The security expert Cherian Abraham revealed a spike in the fraud on Apple’s mobile payment platform, Apple Pay. The criminals are trying new techniques to compromise the Apple security chain. While the Apple devices and software are relatively secure and difficult to compromise, the crooks are orienting their efforts to hit what is considered the weakest link in the security chain, the humans.
Let’s a analyze the provisioning process for Apple Pay to find flaws. When the process starts, consumers can take an image of their card, allowing the app to scan their credentials. As explained by Abraham, customers can also manually enter the details, this aspect is crucial for the implementation of the fraud scheme.
The overall information, that can include iTunes account (device name, current location, transaction history) and more, are sent to the bank service that can authorize the card for Apple Pay, or require additional information.
Green, yellow and red path.
The cards could be automatically approved or declined, listed respectively under the green or red path. Apple also introduced a third mandatory path, the yellow path, that is used to request further checks to banks and card issuers.
The implementation of the yellow path depends on the specific card issuer, each of them can perform a different number of checks, including a direct contact with personnel of the call center. The use of call centers for additional verification is the elements exploited by criminals for their illegal activities.
In the Apple Pay fraud schema, cyber criminals call the call center to convince the operators to add an Apple device to an account, and ask to activate the Apple Pay. In this way the crooks avoid the checks requested by Apple to the Bank by exploiting the human factor.
“At this point, EVERY issuer in AP has seen significant *ongoing* provisioning fraud via customer account takeover. The levels of fraud has varied since launch, but 600bps is now seen as hardly an anomaly. Fraud in the Yellow Path is growing like a weed, and the bank is unable to tell friend from foe. No one, is bold enough to call the emperor naked.” explained Abraham in a blog post.
Criminal organizations in the US are using mules to cash-out pre-provisioned Apple Pay devices by acquiring expensive products, including Apple devices.
“These are organized crime rings that are handing out pre-provisioned devices to mules that are then being used to commit fraud – with much of fraud (for some issuers) – occurring around Miami,FL and Dallas,TX. Prepaid cards unsurprisingly are a tool of choice as they can be quickly converted to cash or goods – and subsequently, untraceable. What was surprising to hear was how many times Apple stores themselves popped up as the store of choice for the fraudster – and yet unsurprising, due to its nature as a luxury retailer. There is a certain irony in one compromised Apple Pay device paying for another – only to be drafted subsequently in to the fraudsters service.” the post explained.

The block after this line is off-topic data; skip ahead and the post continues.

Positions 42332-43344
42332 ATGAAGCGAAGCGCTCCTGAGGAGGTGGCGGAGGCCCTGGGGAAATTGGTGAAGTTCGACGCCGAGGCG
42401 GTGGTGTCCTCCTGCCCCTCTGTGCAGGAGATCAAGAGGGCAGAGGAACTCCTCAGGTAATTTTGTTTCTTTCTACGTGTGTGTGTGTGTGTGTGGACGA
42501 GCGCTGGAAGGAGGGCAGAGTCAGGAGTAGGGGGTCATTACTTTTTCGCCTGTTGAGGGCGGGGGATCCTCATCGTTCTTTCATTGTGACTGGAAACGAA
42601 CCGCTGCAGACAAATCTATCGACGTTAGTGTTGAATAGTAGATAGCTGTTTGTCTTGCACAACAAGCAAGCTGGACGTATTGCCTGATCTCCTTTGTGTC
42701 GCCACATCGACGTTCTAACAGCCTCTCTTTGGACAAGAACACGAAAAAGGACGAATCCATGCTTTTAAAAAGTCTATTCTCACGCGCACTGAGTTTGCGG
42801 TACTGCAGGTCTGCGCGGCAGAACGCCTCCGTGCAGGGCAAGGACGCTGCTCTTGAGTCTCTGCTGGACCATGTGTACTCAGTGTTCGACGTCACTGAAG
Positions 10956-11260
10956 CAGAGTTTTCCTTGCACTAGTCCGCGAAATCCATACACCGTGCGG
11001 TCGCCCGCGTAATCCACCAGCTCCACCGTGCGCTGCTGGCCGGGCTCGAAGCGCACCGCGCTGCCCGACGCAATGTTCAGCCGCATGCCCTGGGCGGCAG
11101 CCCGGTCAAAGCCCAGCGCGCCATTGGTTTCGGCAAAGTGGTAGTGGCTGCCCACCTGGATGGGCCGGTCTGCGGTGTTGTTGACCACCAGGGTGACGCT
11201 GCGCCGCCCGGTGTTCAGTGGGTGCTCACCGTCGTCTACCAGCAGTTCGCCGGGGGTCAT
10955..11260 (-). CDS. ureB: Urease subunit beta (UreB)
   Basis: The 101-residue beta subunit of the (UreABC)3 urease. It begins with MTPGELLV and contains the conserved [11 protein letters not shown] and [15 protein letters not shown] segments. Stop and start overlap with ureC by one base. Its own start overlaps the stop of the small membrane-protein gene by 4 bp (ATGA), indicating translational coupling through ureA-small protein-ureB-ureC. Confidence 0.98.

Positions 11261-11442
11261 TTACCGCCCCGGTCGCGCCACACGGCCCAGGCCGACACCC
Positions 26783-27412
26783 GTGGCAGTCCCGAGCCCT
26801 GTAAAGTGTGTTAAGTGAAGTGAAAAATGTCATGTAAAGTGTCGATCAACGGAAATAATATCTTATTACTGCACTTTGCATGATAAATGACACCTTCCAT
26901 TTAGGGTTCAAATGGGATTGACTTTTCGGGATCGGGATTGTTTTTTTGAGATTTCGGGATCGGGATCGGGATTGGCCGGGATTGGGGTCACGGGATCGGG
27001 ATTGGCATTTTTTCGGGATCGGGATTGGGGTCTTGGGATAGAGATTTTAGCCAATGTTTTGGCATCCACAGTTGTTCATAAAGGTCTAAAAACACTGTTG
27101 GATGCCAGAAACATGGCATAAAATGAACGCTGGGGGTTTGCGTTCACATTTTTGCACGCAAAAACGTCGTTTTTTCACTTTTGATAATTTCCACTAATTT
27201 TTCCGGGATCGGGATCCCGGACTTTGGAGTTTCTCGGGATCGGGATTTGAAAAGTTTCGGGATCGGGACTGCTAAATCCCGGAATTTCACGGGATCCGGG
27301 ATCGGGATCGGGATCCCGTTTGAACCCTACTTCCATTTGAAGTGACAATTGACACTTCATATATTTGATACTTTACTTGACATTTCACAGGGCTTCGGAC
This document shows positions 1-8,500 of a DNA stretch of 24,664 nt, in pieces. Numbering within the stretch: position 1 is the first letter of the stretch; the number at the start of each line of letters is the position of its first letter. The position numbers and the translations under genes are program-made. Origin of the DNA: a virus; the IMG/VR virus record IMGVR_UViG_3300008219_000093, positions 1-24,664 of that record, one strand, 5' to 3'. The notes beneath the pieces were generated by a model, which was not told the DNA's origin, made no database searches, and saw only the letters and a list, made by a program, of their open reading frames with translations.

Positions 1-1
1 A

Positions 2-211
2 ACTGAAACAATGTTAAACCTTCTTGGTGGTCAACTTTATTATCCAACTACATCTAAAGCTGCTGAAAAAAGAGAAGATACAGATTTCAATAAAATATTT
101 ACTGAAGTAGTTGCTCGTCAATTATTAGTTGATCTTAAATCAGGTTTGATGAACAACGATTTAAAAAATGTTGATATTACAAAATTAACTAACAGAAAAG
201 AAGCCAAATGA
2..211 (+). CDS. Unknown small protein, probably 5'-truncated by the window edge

The security web portal csoonline.com reported the declaration of John Zurawski, Vice President of marketing at Authentify, regarding the Apple Pay fraud, that confirm thirty percent of cross channel fraud are conducted through social engineering attacks against call center.
“The call center is typically there to resolve an issue – not do any banking. In the Apple Pay fraud discussed, the fraudsters must be calling the call center, convincing someone to add an Apple iPhone 6 or better to an account, and asking to activate Apple Pay. The actual Apple Pay activation is initiated between Apple and the Bank. Apple passes to the Bank a person’s stolen credit card info, including the details backing their iTunes account,” he said.
Cyber criminals use personal information to deceive call center personnel, it is very hard for the operators discover the fraud if the caller use correct information.
In December, Experts at Dell Secure Works Counter Threat Unit (CTU) published a new report on the evolution of the hacking underground market highlighting a growing interest in the personal data, in particular in any kind of documentation that could be used as a second form of authentication, including passports, driver’s licenses, Social Security numbers and even utility bills.
“The markets are booming with counterfeit documents to further enable fraud, including new identity kits, passports, utility bills, social security cards and driver’s licenses.” states the report.
The Apple Pay fraud demonstrates the inadequacy of authentication processes implemented by banks and card issuers that are based on personal information.
(Security Affairs – Apple Pay, cybercrime)
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